Making your pop up more consistent and reliable starts with a solid foundation. Laying good foundations early is a key to your future progression.

Poping up requires one continuous explosive movement of balance and skill. As with any skill, it takes practice. The more you practice the more muscle memory you will build.

What does this mean? The more you practice at home, on the sand or in the water the movement pattern, force, and timing will be hard-wired into your brain.

If you are landlocked or you’re caught up in other commitment the good news is, practicing in the privacy of your home is an effective way to perfect you pop up. This with the right mechanics will smooth out the learning curve even just a little bit.

Pro tip: Taking off on smaller surfboards, such as shortboards and fishes, is commonly done with a different technique than the one used to stand up on bigger boards.

The main reason is that your feet do not touch the tail of the surfboard when you are lying down on your chest and paddling into a wave.

Therefore, you must bring your back foot up onto the surfboard’s tail, using the “chicken wing” technique.

So let’s break down each step in detail:

 HOW TO POP UP INTERMEDIATE

Also known as chicken wing technique.

1.Paddle until you catch the wave. Only stop once the wave has completely collected you and your board. Ideally, you want to be gliding with the wave

√ Feel the momentum – Learn to feel the wave hitting the back of your board. Once you get better at this your timing will improve with your pop up

√ Your paddle needs to match the speed of the breaking wave (remember a shortboard is harder to paddle)

√ Paddle TWO extra stokes –  A lot of surfers tend to stop paddling as soon as they feel the wave take them. This time without the extra glide from your bigger board you will always need TWO more paddle strokes

 2. Push your chest up. Rising up with your upper body, only your shoulders, and chest. Your lower body remains on your surfboard.  

3. Place your hands on the deck, near your pectorals and look up in the direction you want to go

Look forward – If you look down you do down, so remember to look up when you pop up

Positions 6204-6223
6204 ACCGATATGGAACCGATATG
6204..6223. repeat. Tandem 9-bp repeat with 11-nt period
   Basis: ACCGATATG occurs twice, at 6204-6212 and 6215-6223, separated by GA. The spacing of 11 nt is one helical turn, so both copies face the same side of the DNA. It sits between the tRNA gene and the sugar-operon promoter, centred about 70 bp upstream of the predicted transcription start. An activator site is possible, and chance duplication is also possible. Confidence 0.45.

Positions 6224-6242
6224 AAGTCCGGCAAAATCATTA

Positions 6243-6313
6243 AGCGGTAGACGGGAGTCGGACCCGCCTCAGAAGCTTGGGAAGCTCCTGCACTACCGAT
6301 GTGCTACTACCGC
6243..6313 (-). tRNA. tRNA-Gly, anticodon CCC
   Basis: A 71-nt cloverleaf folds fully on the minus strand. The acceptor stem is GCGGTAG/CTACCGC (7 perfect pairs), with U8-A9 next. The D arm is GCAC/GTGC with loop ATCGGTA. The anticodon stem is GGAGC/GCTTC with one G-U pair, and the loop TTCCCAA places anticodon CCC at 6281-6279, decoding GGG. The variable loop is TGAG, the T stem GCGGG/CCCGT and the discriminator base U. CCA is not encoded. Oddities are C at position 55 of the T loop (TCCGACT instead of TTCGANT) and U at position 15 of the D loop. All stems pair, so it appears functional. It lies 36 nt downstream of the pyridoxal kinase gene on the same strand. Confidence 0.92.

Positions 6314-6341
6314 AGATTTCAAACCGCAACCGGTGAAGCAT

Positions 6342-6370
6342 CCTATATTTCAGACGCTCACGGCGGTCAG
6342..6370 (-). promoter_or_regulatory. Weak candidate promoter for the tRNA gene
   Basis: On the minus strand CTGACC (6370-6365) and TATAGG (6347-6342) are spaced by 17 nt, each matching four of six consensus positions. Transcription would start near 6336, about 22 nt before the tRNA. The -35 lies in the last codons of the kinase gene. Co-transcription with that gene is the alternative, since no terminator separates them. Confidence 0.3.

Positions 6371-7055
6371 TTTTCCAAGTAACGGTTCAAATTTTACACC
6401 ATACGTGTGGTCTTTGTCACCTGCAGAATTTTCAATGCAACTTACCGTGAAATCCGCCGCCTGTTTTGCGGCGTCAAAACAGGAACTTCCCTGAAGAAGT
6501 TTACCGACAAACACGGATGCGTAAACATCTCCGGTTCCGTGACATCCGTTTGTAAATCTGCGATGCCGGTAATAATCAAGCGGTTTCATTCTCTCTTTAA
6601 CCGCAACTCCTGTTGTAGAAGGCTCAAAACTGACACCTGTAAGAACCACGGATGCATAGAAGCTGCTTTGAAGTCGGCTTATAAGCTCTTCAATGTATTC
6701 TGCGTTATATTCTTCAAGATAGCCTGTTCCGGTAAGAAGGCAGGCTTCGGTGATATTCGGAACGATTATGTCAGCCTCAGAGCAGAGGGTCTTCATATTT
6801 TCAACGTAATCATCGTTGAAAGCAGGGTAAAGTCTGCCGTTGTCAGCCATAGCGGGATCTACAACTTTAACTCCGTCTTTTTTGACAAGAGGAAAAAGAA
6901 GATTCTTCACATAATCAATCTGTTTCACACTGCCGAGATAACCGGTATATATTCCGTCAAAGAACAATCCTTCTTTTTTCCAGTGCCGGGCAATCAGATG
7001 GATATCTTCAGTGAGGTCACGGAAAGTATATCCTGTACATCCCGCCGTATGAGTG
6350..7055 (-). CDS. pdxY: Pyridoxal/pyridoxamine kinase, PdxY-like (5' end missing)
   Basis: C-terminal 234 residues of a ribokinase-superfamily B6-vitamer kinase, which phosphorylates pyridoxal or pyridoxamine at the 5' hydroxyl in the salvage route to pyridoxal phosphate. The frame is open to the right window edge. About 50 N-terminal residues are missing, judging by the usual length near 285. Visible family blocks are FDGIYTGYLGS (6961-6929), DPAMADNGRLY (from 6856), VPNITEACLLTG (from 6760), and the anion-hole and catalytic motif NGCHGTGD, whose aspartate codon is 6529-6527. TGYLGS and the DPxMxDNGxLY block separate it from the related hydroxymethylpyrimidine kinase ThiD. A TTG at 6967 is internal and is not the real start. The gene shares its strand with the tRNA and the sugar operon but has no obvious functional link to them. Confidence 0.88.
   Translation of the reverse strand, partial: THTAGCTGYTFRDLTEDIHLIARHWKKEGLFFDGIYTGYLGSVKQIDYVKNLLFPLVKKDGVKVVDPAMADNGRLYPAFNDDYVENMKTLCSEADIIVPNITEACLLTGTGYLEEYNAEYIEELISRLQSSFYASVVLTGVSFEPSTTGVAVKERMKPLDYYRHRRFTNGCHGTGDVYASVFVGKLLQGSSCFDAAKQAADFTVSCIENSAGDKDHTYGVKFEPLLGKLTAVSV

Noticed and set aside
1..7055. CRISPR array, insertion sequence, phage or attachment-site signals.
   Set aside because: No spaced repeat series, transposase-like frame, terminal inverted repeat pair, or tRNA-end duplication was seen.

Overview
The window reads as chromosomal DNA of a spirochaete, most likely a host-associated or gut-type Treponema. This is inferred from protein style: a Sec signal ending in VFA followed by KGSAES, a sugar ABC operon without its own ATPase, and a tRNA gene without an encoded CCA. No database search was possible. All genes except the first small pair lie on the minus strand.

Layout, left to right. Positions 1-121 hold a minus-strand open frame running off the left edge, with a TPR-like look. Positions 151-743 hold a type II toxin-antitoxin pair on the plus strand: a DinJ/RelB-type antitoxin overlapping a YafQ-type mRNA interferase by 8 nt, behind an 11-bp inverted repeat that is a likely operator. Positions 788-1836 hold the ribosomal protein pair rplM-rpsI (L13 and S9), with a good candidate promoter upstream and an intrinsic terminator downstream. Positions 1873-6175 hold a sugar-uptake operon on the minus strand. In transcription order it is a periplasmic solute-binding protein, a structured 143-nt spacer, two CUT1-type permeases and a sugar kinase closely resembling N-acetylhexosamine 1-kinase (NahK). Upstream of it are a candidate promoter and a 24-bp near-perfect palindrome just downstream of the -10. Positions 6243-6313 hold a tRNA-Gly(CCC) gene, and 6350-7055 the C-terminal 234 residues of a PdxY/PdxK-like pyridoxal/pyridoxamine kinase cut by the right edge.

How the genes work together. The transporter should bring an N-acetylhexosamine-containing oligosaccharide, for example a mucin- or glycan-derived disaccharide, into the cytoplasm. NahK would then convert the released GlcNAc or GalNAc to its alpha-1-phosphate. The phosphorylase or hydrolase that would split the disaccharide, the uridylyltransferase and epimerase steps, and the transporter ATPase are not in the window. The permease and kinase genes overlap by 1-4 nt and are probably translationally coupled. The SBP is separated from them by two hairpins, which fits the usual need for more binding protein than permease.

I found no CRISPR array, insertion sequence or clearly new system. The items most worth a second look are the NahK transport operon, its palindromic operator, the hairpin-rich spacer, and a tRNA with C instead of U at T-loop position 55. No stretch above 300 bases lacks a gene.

√ Leverage – your need to create space between your body and your surfboard. This will allow enough space for you to bring your feet through

 4. Slide your back foot forward and place it on your traction pad

  As you push up, you move your back foot forward into position

 Bend your back leg out to the side of the board’s rail

5.  Push up using your back foot and both hands on the deck of the board

√  Push your whole body up and over the surfboard

6. Bring your front foot forward between both hands

√ This creates the necessary space to now bring your front foot through

Pro tip: Do NOT place your knees on the board at any time

7. Keep your hands on your board until you have the correct balance – once you have the correct balance you are able to let go

√ Throw your front knee forward towards your chest

√ It should land about 1 or 2 inches lower than the palm of your hands

8. Once you are stable and comfortable, stand up. Let go of the deck and continue to look up

√ Maintain low centre of gravity as you come up

√ Look forward – maintain eye contact forward, during the entire pop up process

9. Check your stance. Staying low and compact.

√ The distance between both your feet should be your shoulder’s width or slightly more

√  Your front foot shouldn’t have more than a 45-degree opening

√  Both your feet should be perfectly placed on the width of the board, with your feet arches over the stringer (the line in the middle of the board)

COMMON MISTAKES

Placing your hands on the rails will create more drag and instability. Keep your hands on the deck towards your chest

X Don’t throw your feet at the same time. Even professionals place their back foot first followed by their front foot

Don’t push up with your hands in front of you. Its impossible to pop up like this. Remember to push up near your pectorals

X Do not use your knees. Don’t be lazy and start to bring your knees up first rather than your feet. This is a really bad habit that takes years to get rid of. Never, ever start. When you progress in your surfing to bigger, steeper waves this technique will hold you back from making some of the takeoffs

Don’t bring your front foot forward first. You lose your speed and ability to stay with the wave

Don’t straighten your legs. Maintain your lower centre of gravity to absorb any lumps and bumps in the wave

X Don’t fold at the hip and have your chest too far over your board, you are likely to fall. Bend your knees and lower your hips

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